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  1. Standard member sonhouse
    Fast and Curious
    26 Mar '15 10:42
    http://phys.org/news/2015-03-opelvauxhall-headlamps-driver-eyes.html

    Sounds doable.
  2. 26 Mar '15 10:46
    Originally posted by sonhouse
    http://phys.org/news/2015-03-opelvauxhall-headlamps-driver-eyes.html

    Sounds doable.
    Equipments that follow your eyes isn't a new technology.
    Couldn't be hard to make the headlights follow them.

    But it is somewhat embarrassing when you meet a pretty woman on the road and her butt will be lit up by my lights.
  3. Standard member sonhouse
    Fast and Curious
    26 Mar '15 12:31
    Originally posted by FabianFnas
    Equipments that follow your eyes isn't a new technology.
    Couldn't be hard to make the headlights follow them.

    But it is somewhat embarrassing when you meet a pretty woman on the road and her butt will be lit up by my lights.
    And what happens if you have an unruly kid in the back seat, you turn to discipline the brat......
  4. Standard member DeepThought
    Losing the Thread
    26 Mar '15 19:36
    Nice idea, but there's a problem. If the beam is pointed directly at what one looks at then drivers will be dazzling each other as they look straight at the front windscreen of the oncoming cars. The system has somehow to be able to distinguish between the driver looking ahead into the distance, with no oncoming traffic - good time for main beam - from the driver looking at an oncoming vehicle - bad time for main beam.
  5. Standard member sonhouse
    Fast and Curious
    28 Mar '15 15:59
    Originally posted by DeepThought
    Nice idea, but there's a problem. If the beam is pointed directly at what one looks at then drivers will be dazzling each other as they look straight at the front windscreen of the oncoming cars. The system has somehow to be able to distinguish between the driver looking ahead into the distance, with no oncoming traffic - good time for main beam - from the driver looking at an oncoming vehicle - bad time for main beam.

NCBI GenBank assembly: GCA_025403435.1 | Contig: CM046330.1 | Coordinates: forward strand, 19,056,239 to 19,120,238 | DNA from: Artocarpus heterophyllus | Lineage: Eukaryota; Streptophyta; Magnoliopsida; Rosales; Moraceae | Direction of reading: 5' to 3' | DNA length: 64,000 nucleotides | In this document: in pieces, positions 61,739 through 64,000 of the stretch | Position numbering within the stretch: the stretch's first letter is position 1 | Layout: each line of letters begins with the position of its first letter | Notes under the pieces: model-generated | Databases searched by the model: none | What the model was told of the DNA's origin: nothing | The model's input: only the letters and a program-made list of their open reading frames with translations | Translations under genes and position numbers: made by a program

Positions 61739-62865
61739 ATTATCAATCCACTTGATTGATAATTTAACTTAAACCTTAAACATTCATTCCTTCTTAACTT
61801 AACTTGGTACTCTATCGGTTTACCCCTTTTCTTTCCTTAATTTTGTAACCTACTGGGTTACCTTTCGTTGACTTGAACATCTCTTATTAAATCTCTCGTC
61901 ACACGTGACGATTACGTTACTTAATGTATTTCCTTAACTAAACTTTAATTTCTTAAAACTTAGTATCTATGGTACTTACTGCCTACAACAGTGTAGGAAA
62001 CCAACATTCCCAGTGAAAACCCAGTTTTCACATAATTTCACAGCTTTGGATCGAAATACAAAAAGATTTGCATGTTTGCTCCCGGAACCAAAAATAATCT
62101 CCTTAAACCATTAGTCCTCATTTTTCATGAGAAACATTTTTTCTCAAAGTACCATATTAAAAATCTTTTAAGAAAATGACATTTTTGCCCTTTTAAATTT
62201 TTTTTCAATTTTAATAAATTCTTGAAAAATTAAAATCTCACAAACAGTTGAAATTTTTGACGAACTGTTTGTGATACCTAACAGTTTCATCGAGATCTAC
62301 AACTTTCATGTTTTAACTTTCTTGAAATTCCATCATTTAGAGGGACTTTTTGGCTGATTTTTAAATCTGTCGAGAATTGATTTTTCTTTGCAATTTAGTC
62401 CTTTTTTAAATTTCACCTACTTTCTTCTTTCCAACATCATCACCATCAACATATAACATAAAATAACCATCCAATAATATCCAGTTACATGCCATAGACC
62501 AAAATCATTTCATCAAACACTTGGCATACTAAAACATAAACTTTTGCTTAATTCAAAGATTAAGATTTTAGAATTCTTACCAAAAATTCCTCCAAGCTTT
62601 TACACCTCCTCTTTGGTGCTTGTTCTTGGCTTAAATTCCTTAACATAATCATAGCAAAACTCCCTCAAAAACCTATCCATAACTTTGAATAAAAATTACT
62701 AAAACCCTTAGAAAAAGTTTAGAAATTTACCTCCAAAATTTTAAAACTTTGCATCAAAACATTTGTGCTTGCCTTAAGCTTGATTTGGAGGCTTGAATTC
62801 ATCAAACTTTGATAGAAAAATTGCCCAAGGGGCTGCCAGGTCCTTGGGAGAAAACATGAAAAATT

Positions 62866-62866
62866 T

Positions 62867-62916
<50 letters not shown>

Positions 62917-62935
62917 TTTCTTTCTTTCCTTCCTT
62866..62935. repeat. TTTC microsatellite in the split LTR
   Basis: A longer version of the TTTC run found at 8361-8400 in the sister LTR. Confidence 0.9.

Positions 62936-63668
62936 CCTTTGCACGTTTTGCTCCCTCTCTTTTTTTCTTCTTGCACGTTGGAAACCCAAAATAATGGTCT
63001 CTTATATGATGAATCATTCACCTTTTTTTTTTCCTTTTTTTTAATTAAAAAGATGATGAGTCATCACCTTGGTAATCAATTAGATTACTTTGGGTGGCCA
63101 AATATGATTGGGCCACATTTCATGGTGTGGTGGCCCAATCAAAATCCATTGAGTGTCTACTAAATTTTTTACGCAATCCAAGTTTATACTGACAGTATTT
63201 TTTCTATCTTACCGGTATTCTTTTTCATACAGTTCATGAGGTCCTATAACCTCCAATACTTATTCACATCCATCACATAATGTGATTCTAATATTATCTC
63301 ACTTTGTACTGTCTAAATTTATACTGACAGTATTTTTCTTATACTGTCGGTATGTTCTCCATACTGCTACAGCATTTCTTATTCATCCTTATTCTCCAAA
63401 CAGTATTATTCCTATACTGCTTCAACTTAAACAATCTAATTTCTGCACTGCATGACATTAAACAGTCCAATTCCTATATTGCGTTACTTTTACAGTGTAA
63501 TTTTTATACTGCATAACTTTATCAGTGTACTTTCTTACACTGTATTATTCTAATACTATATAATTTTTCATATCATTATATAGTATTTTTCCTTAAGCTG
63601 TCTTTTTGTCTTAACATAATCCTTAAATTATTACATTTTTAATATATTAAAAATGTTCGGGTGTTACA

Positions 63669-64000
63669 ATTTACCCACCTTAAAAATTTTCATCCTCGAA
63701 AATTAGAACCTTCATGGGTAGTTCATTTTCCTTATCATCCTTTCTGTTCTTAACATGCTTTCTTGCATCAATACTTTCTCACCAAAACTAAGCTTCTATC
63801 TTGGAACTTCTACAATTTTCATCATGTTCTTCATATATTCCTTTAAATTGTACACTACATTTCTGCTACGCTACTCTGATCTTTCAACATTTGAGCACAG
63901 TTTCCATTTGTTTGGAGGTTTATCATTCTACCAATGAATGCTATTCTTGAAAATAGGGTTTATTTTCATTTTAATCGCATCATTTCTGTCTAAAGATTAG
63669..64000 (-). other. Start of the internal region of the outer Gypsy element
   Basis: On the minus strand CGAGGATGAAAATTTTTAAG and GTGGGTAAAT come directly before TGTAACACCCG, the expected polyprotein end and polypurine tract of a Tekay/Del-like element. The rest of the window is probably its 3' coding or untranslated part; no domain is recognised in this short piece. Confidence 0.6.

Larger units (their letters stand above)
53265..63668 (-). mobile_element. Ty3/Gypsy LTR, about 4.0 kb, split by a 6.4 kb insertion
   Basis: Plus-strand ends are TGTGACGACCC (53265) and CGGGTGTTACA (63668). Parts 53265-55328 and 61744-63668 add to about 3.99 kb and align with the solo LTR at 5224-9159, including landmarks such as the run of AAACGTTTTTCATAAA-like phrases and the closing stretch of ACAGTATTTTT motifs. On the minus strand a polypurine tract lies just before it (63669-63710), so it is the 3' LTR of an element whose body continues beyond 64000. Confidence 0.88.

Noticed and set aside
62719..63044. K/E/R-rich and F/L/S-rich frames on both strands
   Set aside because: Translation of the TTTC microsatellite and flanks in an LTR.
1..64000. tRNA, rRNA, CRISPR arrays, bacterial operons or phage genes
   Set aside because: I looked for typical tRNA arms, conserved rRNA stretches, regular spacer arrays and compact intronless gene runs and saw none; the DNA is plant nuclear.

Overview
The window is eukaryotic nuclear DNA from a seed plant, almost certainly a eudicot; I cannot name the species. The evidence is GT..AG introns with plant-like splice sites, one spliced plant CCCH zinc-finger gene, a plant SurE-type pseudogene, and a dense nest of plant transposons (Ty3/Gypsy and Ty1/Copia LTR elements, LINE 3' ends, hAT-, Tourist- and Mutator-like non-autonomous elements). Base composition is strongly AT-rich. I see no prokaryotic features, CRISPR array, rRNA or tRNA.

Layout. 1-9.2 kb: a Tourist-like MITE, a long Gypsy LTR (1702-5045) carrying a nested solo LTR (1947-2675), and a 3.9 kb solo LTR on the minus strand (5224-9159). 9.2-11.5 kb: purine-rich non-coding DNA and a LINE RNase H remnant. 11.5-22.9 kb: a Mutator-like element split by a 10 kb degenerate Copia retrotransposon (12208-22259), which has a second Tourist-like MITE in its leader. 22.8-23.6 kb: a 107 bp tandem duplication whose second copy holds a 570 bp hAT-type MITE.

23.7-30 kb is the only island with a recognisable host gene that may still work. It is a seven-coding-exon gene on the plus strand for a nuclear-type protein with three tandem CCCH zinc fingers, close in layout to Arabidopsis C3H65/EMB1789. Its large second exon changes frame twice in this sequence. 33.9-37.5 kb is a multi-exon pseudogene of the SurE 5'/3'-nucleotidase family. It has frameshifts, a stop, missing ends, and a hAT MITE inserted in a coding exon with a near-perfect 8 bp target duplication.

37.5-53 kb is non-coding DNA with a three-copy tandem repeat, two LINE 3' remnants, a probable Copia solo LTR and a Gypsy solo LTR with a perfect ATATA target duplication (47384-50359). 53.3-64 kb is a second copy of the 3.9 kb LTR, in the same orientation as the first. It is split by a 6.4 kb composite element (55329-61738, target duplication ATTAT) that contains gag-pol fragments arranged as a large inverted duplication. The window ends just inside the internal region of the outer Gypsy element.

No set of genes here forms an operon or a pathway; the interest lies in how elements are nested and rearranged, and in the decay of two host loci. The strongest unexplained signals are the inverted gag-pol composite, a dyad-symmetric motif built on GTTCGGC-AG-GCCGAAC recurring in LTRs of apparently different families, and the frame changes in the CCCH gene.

I think they worked that into the algorithm for following eyes. They don't want to blind oncoming drivers. It's a pretty smart system.
  6. 29 Mar '15 06:26
    Originally posted by sonhouse
    http://phys.org/news/2015-03-opelvauxhall-headlamps-driver-eyes.html

    Sounds doable.
    Its doable, but I see no benefits and a number of downsides.
    1. It would be distracting to other drivers if your headlights are waving around.
    2. You can't look up where you would blind oncoming traffic or the car in front.
    3. It would be dark where you are not looking, which is exactly where the danger is most likely to be.
    4. Cars are not desperately short of power. A good well spread beam using LED lighting should be able to illuminate anywhere reasonable that you are likely to look anyway.

    A better system would be one that identifies object in front of the car and illuminates them - such as that cyclist in dark clothing that you didn't spot.
  7. 01 Apr '15 14:37
    Originally posted by twhitehead
    A better system would be one that identifies object in front of the car and illuminates them - such as that cyclist in dark clothing that you didn't spot.
    Good idea, but it wouldn't work: the SMIDSY field is strong enough to overpower any car light.
  8. 01 Apr '15 17:29
    Use infra-red lighting [and lidar/radar/sonar] and a HUD.

    Doesn't blind anyone, and allows you to see everything as clear as day.
  9. 02 Apr '15 06:03
    Originally posted by twhitehead
    A better system would be one that identifies object in front of the car and illuminates them - such as that cyclist in dark clothing that you didn't spot.
    And that could be done with infrared cameras, even ultraviolet cameras.

    In Sweden, Finland, and Norway, where there are many collisions with mooses (Many people have died in these collisions (and the animals themselves), a quite big problem in lesser populated areas.). Reindeers (up in the north) experiments has been done with UV-light, with promising results. No cameras, just plain UV-ligth.